The Cleveland Museum of Art will return a rare ancient icon to Libya

While excavating an ancient Greek palace in eastern Libya in the 1930s, an archaeologist unearthed a large terracotta vase, looked inside, and noticed something unexpected: a 2,200-year-old sculpture of a bearded man carved from basalt, a dark volcanic stone.

The half-meter-tall antiquity, most likely carved during the Ptolemaic dynasty of ancient Egypt, was a rare find. Known as a male figure walking forward, it is one of only 33 similar statues known, Egyptologists say.

But it wasn't long before thieves took possession of the bearded figure and took her on an illicit odyssey that landed her, in 1991, at the Cleveland Museum of Art.

On Wednesday, after curators examined extensive evidence of the object's theft from Libya, including photos displayed in the 1940s at a small museum near the site of the discovery, the museum agreed to transfer ownership to Libyan officials.

“When we face a situation like this we look at all the material and try to reach an agreement that is beneficial to all parties,” said Seth Pevnick, curator of Greek and Roman art at the Cleveland museum.

“It's less about ownership and more about access” to the object, he said, adding that the museum hopes to display it on loan for another five years.

In a statement, the head of the Libyan Department of Antiquities, Mohamed Faraj Mohamed, said: “We look forward to continuing cooperation with the Museum.”

The Cleveland museum's decision mirrors recent moves by some institutions to relinquish ownership of select objects rather than contest looting allegations. The Metropolitan Museum of Art returned two major sculptures to Thailand in April, announcing “a shared commitment to collaborate on exchanges of art, expertise, as well as the exhibition and study of Thai art.”

But experts like Katie Paul of the Athar Project, which investigates the global trafficking of antiquities, say too few museums show a willingness to return objects on their own initiative, and too many don't act until pressured by law enforcement.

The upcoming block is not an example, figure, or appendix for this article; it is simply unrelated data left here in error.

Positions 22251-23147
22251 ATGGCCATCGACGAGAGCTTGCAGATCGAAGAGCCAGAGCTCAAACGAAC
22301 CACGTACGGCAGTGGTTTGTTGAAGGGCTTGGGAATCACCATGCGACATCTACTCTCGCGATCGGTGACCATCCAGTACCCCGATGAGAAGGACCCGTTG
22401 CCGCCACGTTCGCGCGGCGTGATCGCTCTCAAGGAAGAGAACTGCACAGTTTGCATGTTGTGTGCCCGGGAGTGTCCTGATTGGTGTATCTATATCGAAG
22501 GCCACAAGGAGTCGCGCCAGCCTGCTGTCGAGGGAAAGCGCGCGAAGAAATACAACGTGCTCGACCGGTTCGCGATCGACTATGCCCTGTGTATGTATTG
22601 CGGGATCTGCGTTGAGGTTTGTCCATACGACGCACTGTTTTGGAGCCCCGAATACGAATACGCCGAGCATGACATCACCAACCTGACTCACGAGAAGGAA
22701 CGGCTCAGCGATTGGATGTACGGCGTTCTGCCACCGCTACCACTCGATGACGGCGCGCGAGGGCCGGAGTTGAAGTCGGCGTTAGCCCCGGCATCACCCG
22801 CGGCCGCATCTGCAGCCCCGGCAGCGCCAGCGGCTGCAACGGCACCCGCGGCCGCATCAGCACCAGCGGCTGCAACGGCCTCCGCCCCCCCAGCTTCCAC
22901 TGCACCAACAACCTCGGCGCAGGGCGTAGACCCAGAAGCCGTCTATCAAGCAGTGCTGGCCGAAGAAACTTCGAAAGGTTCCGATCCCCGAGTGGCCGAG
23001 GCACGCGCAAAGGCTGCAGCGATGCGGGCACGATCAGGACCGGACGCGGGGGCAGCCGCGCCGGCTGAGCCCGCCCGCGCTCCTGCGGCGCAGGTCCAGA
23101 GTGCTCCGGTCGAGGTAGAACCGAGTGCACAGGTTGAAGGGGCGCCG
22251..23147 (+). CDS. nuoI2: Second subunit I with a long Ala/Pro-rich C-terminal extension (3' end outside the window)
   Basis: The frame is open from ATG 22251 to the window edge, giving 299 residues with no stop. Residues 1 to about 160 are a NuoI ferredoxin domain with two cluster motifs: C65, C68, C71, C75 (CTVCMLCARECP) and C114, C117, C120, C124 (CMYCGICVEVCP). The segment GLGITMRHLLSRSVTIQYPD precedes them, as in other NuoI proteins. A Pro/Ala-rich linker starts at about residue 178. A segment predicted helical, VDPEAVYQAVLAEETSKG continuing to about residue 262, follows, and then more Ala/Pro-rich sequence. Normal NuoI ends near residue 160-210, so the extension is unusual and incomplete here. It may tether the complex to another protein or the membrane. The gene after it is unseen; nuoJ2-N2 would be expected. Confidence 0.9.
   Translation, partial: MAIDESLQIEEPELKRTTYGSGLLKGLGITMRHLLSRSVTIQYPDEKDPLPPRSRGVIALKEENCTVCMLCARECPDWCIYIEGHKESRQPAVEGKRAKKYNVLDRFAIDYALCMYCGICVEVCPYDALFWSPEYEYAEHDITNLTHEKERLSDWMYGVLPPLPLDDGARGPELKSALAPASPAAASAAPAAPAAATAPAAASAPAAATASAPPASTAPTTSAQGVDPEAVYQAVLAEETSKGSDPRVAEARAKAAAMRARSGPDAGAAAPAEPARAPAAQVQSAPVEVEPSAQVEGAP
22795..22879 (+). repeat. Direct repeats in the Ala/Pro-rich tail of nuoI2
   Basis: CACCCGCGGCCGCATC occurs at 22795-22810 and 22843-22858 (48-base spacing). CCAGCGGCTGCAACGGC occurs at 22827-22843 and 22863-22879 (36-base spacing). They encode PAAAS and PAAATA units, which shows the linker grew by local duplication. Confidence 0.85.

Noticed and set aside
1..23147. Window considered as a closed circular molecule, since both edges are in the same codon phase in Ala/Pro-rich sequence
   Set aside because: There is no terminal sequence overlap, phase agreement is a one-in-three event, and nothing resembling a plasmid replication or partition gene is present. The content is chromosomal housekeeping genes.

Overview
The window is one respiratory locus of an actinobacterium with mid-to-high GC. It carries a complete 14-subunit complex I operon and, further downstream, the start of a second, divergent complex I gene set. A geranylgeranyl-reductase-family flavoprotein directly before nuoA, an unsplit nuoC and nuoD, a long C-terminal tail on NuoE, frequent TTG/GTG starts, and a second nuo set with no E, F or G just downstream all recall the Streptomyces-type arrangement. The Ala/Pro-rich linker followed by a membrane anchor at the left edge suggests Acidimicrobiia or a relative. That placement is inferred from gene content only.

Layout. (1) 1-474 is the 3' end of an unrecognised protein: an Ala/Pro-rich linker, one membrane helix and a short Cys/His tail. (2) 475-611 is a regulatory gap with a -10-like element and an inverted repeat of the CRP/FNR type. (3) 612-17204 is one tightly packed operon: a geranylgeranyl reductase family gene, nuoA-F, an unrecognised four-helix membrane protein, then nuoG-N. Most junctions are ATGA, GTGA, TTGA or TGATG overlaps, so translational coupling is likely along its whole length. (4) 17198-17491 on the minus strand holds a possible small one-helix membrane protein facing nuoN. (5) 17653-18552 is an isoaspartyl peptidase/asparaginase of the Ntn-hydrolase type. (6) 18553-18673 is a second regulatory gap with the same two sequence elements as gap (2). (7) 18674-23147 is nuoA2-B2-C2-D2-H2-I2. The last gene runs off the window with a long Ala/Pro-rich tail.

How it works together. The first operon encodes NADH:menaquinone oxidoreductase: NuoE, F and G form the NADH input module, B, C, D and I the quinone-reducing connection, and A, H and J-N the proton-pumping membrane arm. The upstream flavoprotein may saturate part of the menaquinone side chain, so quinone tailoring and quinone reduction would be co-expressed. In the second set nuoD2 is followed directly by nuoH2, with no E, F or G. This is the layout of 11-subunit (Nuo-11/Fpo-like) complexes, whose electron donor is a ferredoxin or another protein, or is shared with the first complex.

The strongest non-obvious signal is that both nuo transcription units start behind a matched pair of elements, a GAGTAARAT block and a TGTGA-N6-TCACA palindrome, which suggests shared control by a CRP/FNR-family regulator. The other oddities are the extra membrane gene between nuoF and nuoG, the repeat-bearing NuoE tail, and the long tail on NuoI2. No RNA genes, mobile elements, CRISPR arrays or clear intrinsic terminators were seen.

“Returning something that has been stolen is obviously appropriate,” he said, “but they still need to be more proactive in investigating their provenance documents.”

“So museums are taking a small step in the right direction,” Paul added. “But there are still many steps to take before we see true responsibility and accountability.”

As for the walking male, his journey most likely began between 200 and 100 BC, when he was carved as an icon during a long era of Greco-Roman rule over Egypt.

He remained in the region until shortly before World War II, when his storage jar was found. Pevnick said he may have been “put there for safekeeping.”

The sculpture was placed in the nearby Ptolemais Museum, only to be stolen in the early 1940s, when the region became a war zone between the Italians and the English. The statue reappeared in Switzerland in the early 1960s, researchers say, and was eventually purchased by art dealer Lawrence A. Fleischman.

Fleischman donated it to the Cleveland museum in 1991 as a 75th anniversary gift. He will remain there in a case until the Libyan authorities catch him.

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